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#1

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#2

Well…practice makes perfect…the more and more you start trying to play offensively, putting yourself out for those risks and trying to run the match you’ll get better at being on offense and running the match. Play through it, I guess is my advice.


#3

Well you pretty much have to read your opponent, especially against reversal characters, bait those out, and max punish.
With close range footsies, frame data becomes much more important. You need to know what comes out faster, recovers faster, good hitboxes, leaves you at neutral or advantage on block, and give you combo opportunity. If youre being stuffed by normals, then you should get a rough idea of what the frame data and hitboxes of your char is.


#4

This is a fairly broad topic and fairly character specific but a couple notes on starting offense:

Footsies in the grand scheme of things in the art of getting in on someone [potentially, not everyone cares in the end of it]. This has two main facets in my mind. That a person cannot feasibly halt every option and that their attempts to halt your advance implies a sort of risk. The first one suggests that no one has a rock solid defense - it can be difficult to get in, but if you’re patient about your advances eventually you’ll slip in through the cracks. A good example is when people are hovering around jump in range looking for something to shoryu. So you advance on the ground and they’ll slip back slightly trying to get back into range. Eventually when it becomes clear you’re not gonna jump it might be too late and you’re on top of them. Similarly if they’re looking for you to dash or walk they might miss the jump. The reason this is char specific is that some chars can mess up ranges easily letting them advance better.[DKs,dash walk speed, IATs, advancing moves, etc] The other facet can more or less be summed up in counter poking. If they stick something out preemptively, hit the limb or take the moment to dash in/walk in/jump in.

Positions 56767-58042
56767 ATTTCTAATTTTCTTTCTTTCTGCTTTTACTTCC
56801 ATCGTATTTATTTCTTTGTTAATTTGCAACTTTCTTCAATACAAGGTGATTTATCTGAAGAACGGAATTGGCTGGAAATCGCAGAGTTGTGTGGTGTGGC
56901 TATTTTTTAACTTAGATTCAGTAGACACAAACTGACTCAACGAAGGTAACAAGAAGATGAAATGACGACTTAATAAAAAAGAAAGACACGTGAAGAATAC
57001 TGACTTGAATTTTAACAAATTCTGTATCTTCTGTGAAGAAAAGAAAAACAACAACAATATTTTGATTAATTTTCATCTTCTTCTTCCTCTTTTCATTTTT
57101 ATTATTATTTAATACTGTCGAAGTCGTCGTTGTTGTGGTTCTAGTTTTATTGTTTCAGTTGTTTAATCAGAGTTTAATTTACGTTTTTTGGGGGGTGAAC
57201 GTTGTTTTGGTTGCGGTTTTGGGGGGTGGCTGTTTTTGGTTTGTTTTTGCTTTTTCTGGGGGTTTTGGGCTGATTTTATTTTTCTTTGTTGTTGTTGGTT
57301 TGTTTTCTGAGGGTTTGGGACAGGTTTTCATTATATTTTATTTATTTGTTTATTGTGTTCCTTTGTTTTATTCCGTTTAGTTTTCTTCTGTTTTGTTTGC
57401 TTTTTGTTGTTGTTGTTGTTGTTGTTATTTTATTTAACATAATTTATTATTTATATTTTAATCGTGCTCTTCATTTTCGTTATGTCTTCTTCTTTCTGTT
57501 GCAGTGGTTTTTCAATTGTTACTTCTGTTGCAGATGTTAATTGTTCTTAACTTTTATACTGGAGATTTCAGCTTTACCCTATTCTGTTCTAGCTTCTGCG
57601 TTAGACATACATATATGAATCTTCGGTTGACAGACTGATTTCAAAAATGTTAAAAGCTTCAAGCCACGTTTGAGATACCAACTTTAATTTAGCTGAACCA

Once on the actual offensive knowing your frames can help a lot. 2f perfect traps cannot be halted by normals so you’ll force them to BD, reversal or block. An example Makoto s.mp s.lp. +2 -> 4 frame move, they’re stuck. If you get them to stand still because of that, go for a throw, more pressure etc. This forces them to take a risk, get closer to the corner, or suffer the next ‘mix-up’. Learn to read those responses. Recognize how poweful the corner is. Once there they can no longer cause you to whiff realistically and their options are cut in half forcing them to take a risk again to escape.

One final note, I think a lot of problems with wanting to be offensive come from online. A lot of players are reversal happy, and a lot of players like to mash jab. Coupled with a couple frames of lag and you’ll get hit even when you thought you were cool. This makes people hesitant. Its hard to say if you don’t have another outlet, but try not to get caught up in learning to play ‘online-fighter.’


#5

Add this to your arsenal:
Walk up, level 2 focus, release.